Move over, Mavis: You don't need to learn to touch type to type faster
New research suggests that you don't need to learn to touch type to become a faster typist. Some of the benefits of touch typing date from the era of mechanical typewriters. But with modern keyboards, which require less force to press keys, typists who use fewer than 10 fingers can be as fast as touch typists. They do this with a number of techniques, one of which is commonly seen among PC gamers, but which has never before been recorded in a typing study, the researchers say.
Tips for faster typing
According to the researchers, if you want to increase your typing speed you should:
- look at the screen and not your fingers. This will help you see mistakes more quickly, while letting your muscle memory pick up frequently-used key combinations.
- use different keys for successive letters and practice pressing the next key before releasing the last.
- practice using a typing test, but one which doesn't let you use the same source text again and again.
- keep practicing so you don't relapse into old ways.
Researchers analysed 136 million keystrokes by 168,000 volunteers. They were asked to transcribe randomized sentences so that memory was not a factor in typing speed and accuracy. The team found that the fastest typists used roll-over typing. This involves pressing the next key before the previous key has been released, much like using the Shift key.
It's a technique often used in PC gaming, for example when pressing more than one of the W, A, S or D keys, commonly used to navigate the player in 3D games. Researchers claim that this is the first time the technique has been observed in a typing study. They also found that the fastest typists tend to make the fewest mistakes.
A more civilized age…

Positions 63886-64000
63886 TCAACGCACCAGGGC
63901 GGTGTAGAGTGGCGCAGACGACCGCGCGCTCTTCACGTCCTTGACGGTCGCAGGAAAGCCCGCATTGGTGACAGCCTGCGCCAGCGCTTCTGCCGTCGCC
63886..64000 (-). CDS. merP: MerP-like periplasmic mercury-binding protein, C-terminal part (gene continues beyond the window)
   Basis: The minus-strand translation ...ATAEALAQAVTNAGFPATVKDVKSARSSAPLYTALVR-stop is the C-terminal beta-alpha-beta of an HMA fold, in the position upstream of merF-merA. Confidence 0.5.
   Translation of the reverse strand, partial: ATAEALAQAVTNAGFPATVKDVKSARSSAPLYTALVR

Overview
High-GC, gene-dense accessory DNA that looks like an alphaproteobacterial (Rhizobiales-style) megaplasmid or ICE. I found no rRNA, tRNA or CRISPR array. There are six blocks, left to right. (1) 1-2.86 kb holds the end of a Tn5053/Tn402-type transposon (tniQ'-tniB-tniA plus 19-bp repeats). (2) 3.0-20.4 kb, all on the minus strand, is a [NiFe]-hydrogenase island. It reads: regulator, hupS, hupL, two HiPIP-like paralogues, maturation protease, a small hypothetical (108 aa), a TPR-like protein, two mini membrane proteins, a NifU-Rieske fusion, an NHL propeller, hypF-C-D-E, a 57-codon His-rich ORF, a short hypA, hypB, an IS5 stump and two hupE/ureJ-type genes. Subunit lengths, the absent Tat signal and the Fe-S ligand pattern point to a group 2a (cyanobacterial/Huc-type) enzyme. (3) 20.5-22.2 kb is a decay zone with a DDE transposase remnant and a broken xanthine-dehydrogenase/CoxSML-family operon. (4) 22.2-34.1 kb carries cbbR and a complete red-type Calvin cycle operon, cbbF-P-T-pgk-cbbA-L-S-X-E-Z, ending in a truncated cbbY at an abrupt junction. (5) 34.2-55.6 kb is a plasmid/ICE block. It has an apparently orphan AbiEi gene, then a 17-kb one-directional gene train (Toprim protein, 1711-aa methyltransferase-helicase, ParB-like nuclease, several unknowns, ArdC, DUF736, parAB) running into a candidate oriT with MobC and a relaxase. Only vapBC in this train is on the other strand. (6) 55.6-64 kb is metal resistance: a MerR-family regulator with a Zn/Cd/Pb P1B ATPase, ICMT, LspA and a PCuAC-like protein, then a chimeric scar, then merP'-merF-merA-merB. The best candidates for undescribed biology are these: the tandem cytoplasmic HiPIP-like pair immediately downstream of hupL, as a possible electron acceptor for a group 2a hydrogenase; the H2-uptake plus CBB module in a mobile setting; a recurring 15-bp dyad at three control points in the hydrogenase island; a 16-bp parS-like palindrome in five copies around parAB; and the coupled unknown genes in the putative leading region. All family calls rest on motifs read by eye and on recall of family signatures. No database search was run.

"Modern keyboards allow us to type keys with different fingers of the same hand with much less force than what was possible with typewriters," says Anna Feit, an author of the research. "This partially explains why self-taught typists using fewer than 10 fingers can be as fast as touch typists, which was probably not the case in the typewriter era."
Researchers also found that volunteers who had previously taken a typing course exhibited similar typing behaviors to those who hadn't, both in respect to speed and errors made. However they saw that different typists use different styles, including how they use their hands and fingers and whether they they use rollover typing. The fastest volunteers typed at 120 words per minute, whereas the average speed in the study was 52. According to the researchers, professional typewriter typists would have been expected to reach 60 to 90.
Much of our understanding of typing is based on studies that date from the use of typewriters. However typists these days are prone to different kinds of mistakes. For example, whereas typewriter users were more likely to add or leave out letters, typists today are more likely to replace one letter with another.
"You do not need to change to the touch typing system if you want to type faster," says Feit. "A few simple exercises can help you to improve your own typing technique."
The team hopes that its research can inform the design of the next generation of user interfaces, as well as spell checkers and coaching software for typists. The research was carried out by teams from Aalto University, Finland and the University of Cambridge, UK. The research will be presented at the ACM CHO Conference on Human Factors in Computing Systems later this month. The typing test is available online.
Source: The University of Cambridge